The burly baliff unfurled a scroll that he had kept at his waist and began to read.The list was long, longer than I had expected. Grievances had been brought forth by the peoples of Pandaria, By the Alliance and by the Horde as well. The gallery remained silent as the litany of charges were read off one by one. A turn of the bailiff’s head and a short nod to Taran Zhu showed he was finished, the later addressing the court once more.
“Those that wish to present evidence of guilt in relation to the accused crimes may now step forward. Step forward and you will be given a turn to speak.”
I expected the line to be long. I was not disappointed. Sides that had kept themselves apart suddenly merged into a single line, each one with their own story to tell. Many had been personally affected by Garrosh’s actions. Some showed physical wounds, many not fully healed. Others told of lost land and property and more told of lost family and loved ones.
From Pandaren farmers, to trolls who had lived under the oppression of Garrosh’s rule in Orgimmar to Lady Jania Proudmore herself all stood up and presented their testimony against the fallen Warchief. Cries of anger and sobs of sorrow flowed freely in that chamber for what must have been hours.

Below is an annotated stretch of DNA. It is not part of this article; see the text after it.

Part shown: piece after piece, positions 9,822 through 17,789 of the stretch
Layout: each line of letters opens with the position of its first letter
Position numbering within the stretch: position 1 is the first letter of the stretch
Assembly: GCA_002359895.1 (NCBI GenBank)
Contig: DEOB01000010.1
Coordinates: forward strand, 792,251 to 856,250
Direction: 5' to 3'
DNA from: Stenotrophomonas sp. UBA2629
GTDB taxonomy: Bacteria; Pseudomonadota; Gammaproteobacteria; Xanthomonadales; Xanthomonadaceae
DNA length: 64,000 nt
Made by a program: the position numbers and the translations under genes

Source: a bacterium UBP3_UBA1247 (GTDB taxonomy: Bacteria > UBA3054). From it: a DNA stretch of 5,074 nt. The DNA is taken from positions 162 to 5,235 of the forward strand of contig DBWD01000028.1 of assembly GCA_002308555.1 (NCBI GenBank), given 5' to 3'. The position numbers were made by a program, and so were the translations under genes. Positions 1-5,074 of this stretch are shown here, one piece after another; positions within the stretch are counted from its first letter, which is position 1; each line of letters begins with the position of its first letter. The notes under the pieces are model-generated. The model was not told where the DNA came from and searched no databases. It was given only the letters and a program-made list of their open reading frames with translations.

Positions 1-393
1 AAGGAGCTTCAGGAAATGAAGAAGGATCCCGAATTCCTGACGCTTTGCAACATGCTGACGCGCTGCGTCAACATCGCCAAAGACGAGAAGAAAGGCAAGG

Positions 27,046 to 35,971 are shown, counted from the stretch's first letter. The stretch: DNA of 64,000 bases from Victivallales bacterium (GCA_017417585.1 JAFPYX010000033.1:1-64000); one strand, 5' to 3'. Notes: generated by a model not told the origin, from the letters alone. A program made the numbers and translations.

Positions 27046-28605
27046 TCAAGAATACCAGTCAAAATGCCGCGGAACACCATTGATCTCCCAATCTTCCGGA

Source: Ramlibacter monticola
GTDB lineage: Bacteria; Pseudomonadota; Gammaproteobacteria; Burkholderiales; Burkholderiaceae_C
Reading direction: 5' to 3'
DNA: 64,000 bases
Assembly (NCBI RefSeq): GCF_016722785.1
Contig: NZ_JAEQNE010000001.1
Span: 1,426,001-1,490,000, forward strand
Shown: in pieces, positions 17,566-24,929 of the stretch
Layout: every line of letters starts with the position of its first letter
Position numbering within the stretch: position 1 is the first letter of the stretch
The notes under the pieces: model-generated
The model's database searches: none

The last to speak was a young human child who had lost both parents during the siege of Theramore. Her words brought more than a few angry glances from mostly humans and night elves to the seated races of the Horde. The Horde had been unified then and we marched under the orders of our leaders. I wonder if things would have been different had Vol’jin and Baine known about the bomb beforehand…but in the end, wondering about the past cannot change it.
“The defense may now present their case.” The words of Lord Zhu rand out once more and I felt myself caught by surprise. It took me awhile to remember that this was in fact a trial, and by rights, Garrosh could present a defense to his charges. The idea almost seemed ludicrous though after the previous testimony.
A very nervous looking goblin wearing, in my mind, a rather odd looking suit stood up. Considering the majority of orcs who might have supported Garrosh in this trial had gone to meet their ancestors during the conflict, it was no surprise that they would have to pay someone to represent the orc. It must have taken a large sum of gold to get even a goblin to perform this task, but no amount of gold could remove his obvious discomfort with the job.
“Uh, Y-yes Lord Zhu….ah, m-my client Garr-“
“Quiet, scum.” A deep, growling voice cut the goblin of mid-sentence, "No creature such as yourself will dare attempt to speak for Hellscream..." Garrosh had lifted his head and those eyes, fury and prideful eyes bore down on the small green man. The goblin froze then fell, fainting on the spot.